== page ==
570 Lexington – Electric Top 

Photos and text by  Guglielmo Mattioli for NYC Urbanism. Cover image: Michael Young

Photos and text by Guglielmo Mattioli for NYC Urbanism. Cover image: Michael Young

It is one of the most embellished midtown skyscrapers. The crowning crest of the 1930s General Electric Building (originally the RCA Victor Building) is a triumph of metal lightning bolts, art deco ornamentation and terracotta work that masterfully concludes what is already one of the most eclectic and electric skyscrapers in the Manhattan skyline.

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The building was designed in 1931 by two brothers, Cross & Cross, who also designed FiDi’s 20 Exchange Place, another art-deco gem that opened the same year. Along with Raymond Hood (link) and JER Carpenter (link), the two brothers attended the school of Beaux-Art in Paris, absorbed the Art Decoratif lesson and masterfully deployed it throughout the tower, mixing it with gothic revival elements. The result is a  neo-gothic tower in its vertical development featuring buttresses and piers, and art-deco ornamentation.  

From the ground up, the tower is scattered with symbolism, recalling radio waves, energy, and electricity. Cross & Cross used the ornamentation apparatus to reflect their client’s mission, using architecture as a vessel for prestige and corporate visibility. 

The original commissioner was the Radio Victor Corporation of America (RCA), a subsidiary of General Electric, that sold radio devices and electronics and pioneered radio and television transmissions. It was RCA that created NBC, the National Broadcasting Company. When RCA decided to separate from General Electric, part of the agreement was to cede the new tower then under construction, to GE. The metal, round clock on Lexington and 51st reflects the new ownership and displays the GE logo, surmounted by two metal hands holding a lightning bolt or what could be a symbolic representation of electricity generated by the two hands.  

One element that sets Cross & Cross’s design aside is the use of mysterious anthropomorphic figures, reminiscent of what one could find on a byzantine style building, like the church next door. At 570 Lexington, they incorporated dozens of herm figures on the building’s facade; guardians some holding lightning bolts, or spreading their wings to mark a corner or a setback.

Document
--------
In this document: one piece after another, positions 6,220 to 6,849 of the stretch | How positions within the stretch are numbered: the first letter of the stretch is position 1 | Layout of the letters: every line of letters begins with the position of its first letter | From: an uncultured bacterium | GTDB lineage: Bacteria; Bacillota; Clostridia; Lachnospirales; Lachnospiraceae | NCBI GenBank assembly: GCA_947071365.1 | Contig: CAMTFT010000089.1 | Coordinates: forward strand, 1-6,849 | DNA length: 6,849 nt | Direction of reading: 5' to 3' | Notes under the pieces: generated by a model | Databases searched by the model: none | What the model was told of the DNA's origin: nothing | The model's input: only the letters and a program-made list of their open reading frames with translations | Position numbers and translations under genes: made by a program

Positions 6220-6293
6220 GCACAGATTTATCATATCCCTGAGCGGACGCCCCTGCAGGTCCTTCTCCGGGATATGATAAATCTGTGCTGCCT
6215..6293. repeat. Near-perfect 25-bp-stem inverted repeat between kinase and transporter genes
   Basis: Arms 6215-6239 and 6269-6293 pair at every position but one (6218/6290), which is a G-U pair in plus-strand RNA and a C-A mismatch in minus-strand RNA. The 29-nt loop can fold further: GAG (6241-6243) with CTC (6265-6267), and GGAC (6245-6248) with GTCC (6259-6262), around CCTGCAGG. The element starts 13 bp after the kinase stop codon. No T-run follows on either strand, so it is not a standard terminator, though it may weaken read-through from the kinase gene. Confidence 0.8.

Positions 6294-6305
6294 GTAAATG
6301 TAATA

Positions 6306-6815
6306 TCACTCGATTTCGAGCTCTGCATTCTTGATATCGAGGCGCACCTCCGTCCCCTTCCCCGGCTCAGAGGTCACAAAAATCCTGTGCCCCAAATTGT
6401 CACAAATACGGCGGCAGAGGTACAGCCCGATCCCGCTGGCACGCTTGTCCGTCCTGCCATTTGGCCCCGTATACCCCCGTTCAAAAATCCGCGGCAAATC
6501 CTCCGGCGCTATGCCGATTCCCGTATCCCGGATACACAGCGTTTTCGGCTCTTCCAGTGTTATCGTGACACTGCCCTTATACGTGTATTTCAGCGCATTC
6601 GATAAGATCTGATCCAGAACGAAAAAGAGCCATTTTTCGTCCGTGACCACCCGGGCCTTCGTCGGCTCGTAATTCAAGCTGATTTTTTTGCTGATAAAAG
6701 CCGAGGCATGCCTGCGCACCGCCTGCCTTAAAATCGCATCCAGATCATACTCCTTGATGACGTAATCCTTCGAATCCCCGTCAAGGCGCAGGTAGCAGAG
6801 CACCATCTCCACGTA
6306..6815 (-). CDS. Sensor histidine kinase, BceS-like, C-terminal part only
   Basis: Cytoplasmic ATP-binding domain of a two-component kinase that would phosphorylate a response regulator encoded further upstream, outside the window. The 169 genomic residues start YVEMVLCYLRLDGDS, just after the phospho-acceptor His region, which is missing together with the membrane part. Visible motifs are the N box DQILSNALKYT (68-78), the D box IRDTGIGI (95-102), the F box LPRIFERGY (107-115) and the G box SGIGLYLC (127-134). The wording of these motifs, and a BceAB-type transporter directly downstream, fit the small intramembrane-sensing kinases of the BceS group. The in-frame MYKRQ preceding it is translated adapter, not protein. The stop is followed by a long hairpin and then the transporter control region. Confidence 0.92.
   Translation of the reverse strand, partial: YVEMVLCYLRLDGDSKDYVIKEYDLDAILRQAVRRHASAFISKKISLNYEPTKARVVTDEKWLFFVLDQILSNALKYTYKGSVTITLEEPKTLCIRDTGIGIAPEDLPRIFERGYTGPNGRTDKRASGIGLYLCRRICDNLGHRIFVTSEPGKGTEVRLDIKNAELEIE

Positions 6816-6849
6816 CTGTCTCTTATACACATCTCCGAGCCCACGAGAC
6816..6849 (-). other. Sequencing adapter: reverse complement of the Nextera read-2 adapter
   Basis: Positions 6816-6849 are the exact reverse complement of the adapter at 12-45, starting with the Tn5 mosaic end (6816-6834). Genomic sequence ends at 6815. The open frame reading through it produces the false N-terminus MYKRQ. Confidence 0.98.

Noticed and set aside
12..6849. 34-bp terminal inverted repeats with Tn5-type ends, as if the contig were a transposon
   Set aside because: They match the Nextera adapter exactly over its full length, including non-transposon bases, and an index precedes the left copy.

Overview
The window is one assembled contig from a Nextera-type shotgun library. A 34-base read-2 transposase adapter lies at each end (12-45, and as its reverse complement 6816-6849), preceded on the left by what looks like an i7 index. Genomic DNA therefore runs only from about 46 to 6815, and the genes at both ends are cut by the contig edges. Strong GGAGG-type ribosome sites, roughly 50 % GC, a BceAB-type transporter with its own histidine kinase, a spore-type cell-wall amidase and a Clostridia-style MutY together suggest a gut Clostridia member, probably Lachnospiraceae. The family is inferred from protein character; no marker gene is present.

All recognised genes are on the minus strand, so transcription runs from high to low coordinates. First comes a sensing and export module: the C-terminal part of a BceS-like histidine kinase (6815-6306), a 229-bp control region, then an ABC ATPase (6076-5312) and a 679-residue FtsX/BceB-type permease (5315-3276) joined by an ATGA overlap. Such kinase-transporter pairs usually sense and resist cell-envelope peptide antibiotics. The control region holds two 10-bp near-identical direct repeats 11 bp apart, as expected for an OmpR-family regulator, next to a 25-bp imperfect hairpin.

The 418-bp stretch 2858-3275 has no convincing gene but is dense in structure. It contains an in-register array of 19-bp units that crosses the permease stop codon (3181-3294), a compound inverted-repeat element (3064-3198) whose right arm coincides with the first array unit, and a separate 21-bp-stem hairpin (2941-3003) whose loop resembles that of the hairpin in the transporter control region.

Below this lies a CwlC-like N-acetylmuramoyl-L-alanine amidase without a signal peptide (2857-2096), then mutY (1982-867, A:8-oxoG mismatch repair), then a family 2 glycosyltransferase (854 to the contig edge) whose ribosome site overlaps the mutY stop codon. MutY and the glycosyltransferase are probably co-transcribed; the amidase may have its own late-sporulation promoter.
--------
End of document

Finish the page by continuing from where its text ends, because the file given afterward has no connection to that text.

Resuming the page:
But it’s at the very top that the duo fully released their imagination. Four gigantic electric deities on each side of the building, look down on the city below—their faces framed by lightning bolts forged in metal. Connecting the four is an elaborate circular crown, a masterpiece of tracery that looks like a piece of cloth lace made of terracotta. Spikes and pinnacles add to the drama. At night, backlights project the supernatural crown into the sky.

Despite being one of the least visible parts of a tall building, architects, especially in the 1930s, focused their attention on it. The level of details and design stratagem deployed for sections that most will ever see is quite revealing of how designers saw their buildings, not just mere envelopes hosting various functions, but wholesome artistic creations in which every part has its own dignity and expression. The top of a building, therefore, becomes the most crucial component, deserving of the highest attention; ultimately it’s where the work of an architect meets the sky.

This continuing series by Guglielmo Mattioli explores the unique tops of 1930s skyscrapers in Midtown

Guglielmo Mattioli Is a multimedia journalist with a background in architecture and urban planning. Using different mediums, from writing to video and Virtual Reality, he tells stories mostly focusing on the built environment. Guglielmo's work appeared on The New York Times, National Geographic, The Guardian, Architect’s Newspaper, Metropolis Magazine, City Limits and RAI.